Oh, hi. Haven't touched this since April, in part because my beloved Nikon's battery door is broken and I've subsequently been on picture-taking hiatus. I also moved to Pittsburgh, where I spend the bulk of my days underlining passages (see: Occupation) and vainly seeking comfort in tiny glasses of Bushmills. Took awhile to get used to baking in a new kitchen, but let's face it: like shoe storage, there is no "enough" counter space. Following some disasters (burned apple muffins, broken plum cake), I'm slowly adjusting, and thanks to Steven's lovely photography, I bring you: Guinness cupcakes with Baileys buttercream icing.

Adapted from Smitten Kitchen, Jan 2009.


Equipment: cupcake/muffin pan(s), a piping bag/tip if you're into that, and an apple corer if you want to go the whole carbomb way and fill these with whiskey ganache.

Deb says this makes 20-24 cupcakes. I made 12 for my Literary Criticism class & one 8" round. I've made these before with the ganache filling, but didn't get enough whiskey flavor to justify the work involved (cooling, coring, and filling each cake -- though, piping in the ganache is weirdly gratifying). If you skip this step, the cakes are equally enjoyable, and come together quickly.

1 cup Guinness
1 cup (2 sticks) unsalted butter
3/4 cup unsweetened cocoa powder (preferably Dutch-process)
2 cups all purpose flour
2 cups sugar
1 1/2 tsps baking soda
3/4 tsp salt
2 large eggs
2/3 cup sour cream

8 oz. bittersweet chocolate
2/3 cup heavy cream
2 tablespoons butter, room temperature
at least 2 tsps Irish whiskey

Baileys buttercream:
2 1/2 cups confections sugar
1 stick (1/2 cup or 4 ounces) unsalted butter, room temperature
at least 4 tablespoons Baileys (I used 1/4 cup)


1. Preheat to 350, line baking cups. Bring 1 cup Guinness and 1 cup butter to simmer in a large saucepan over medium heat. Once simmering, add cocoa powder and whisk until mixture is smooth. Cool while you move on.

2. Whisk dry (flour, sugar, baking soda, salt) in large bowl to blend. Have you ever just whisked sugar and flour together, rather than creaming sugar with butter? Crazy.

3. Using an electric mixer (I used handheld), blend the sour cream and eggs. Carefully add the chocolate beer mixture and mix to combine. Add flour mixture and beat on low to integrate. Use a rubber spatula to fold batter together, getting at any dry/unblended spots. Here, I transferred the batter to my 4 cup glass measure, because pouring from a spout really eases/speeds up filling the cupcake liners. Fill each about 3/4 of the way, and bake about 17 minutes. Cool on rack.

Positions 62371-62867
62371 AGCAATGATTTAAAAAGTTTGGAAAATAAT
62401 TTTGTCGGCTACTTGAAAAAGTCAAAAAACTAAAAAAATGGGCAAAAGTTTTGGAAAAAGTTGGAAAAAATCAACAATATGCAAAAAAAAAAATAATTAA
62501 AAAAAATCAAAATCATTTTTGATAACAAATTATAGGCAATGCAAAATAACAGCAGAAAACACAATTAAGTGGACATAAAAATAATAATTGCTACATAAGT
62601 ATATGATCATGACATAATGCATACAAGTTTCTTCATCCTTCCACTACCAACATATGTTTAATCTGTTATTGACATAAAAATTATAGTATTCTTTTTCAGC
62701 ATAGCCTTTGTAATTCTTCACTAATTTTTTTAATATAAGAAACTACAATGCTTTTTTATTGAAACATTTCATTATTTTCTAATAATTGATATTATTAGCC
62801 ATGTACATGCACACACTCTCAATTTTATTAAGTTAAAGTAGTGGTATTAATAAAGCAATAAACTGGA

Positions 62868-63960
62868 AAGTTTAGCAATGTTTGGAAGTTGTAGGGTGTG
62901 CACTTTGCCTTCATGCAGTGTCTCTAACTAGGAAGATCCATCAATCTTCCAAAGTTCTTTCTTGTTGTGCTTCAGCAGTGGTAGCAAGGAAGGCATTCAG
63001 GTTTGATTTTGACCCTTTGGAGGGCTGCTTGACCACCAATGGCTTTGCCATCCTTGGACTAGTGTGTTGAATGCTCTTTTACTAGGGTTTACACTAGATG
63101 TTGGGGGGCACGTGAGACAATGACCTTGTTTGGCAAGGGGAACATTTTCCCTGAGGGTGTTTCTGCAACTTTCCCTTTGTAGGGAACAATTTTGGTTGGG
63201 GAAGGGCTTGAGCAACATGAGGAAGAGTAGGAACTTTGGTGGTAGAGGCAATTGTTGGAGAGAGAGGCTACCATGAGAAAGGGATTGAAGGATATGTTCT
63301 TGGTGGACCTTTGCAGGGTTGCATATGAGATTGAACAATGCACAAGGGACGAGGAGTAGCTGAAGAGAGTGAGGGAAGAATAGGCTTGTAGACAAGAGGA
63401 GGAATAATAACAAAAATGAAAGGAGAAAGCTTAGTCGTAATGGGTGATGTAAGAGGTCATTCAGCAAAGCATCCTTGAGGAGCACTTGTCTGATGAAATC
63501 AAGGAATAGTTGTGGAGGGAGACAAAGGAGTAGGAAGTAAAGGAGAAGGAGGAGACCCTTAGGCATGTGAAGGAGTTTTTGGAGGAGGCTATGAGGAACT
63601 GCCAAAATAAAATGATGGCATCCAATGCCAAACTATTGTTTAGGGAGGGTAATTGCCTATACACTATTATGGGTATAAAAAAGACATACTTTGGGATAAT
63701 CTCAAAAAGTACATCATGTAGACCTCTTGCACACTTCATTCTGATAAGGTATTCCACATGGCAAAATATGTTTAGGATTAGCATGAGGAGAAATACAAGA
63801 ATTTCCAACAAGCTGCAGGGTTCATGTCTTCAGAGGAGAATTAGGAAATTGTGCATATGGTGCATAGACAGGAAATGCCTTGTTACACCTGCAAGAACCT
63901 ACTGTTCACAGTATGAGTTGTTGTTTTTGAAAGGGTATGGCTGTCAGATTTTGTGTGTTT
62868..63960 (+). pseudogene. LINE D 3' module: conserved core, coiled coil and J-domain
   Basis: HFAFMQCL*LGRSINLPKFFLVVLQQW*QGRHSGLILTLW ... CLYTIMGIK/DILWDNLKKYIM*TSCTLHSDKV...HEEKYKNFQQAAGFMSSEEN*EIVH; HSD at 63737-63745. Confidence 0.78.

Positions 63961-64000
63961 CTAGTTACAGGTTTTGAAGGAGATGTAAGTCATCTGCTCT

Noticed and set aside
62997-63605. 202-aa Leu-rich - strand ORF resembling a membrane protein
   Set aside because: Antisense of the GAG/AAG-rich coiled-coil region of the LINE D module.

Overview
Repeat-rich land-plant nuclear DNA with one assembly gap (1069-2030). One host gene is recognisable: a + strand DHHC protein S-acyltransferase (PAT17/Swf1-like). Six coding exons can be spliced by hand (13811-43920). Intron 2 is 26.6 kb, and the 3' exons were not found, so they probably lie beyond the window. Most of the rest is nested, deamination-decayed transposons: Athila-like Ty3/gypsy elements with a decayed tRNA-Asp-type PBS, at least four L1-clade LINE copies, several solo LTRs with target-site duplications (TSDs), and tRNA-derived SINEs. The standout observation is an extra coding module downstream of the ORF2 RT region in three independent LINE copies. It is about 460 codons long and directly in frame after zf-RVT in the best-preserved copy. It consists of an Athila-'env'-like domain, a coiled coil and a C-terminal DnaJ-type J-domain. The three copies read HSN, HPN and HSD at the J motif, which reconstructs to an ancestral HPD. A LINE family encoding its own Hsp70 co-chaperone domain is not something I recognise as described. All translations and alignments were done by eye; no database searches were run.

1. Chop up the chocolate and transfer to a heat-proof bowl. Heat up the cream to just under simmering, and pour it over the chocolate. Let sit for a minute, then stir until smooth. Add butter and whiskey. Cool.

2. You want the ganache thick but spreadable. Use a 1" cookie cutter (who has one?) or apple corer to hollow each cupcake -- be careful not to cut all the way through. Put the ganache into a piping bag (or Ziploc with the tip cut off) and fill each cupcake to the top.


1. Whip the softened butter (a stand mixer helps) until very light and fluffy.

2. Add the powdered sugar a few tablespoons at a time. Deb attributes this trick (going gradually) to the Martha Stewart test kitchen; it may feel weird to add so much sugar, so slowly, to butter, and expect frosting to just happen. But happen it does. Taste as you go. When the frosting looks thick enough to spread, drizzle in the Baileys, and taste, and find your own balance between texture and flavor.

3. Ice the cupcakes. I used a wide star tip to make swirls, as pictured, and shaved a little leftover dark chocolate on top to finish.

Some people think the Guinness bakes out, but these cakes are light and moist regardless. See Deb's original post or Irene's detailed adaptation for a more nuanced account.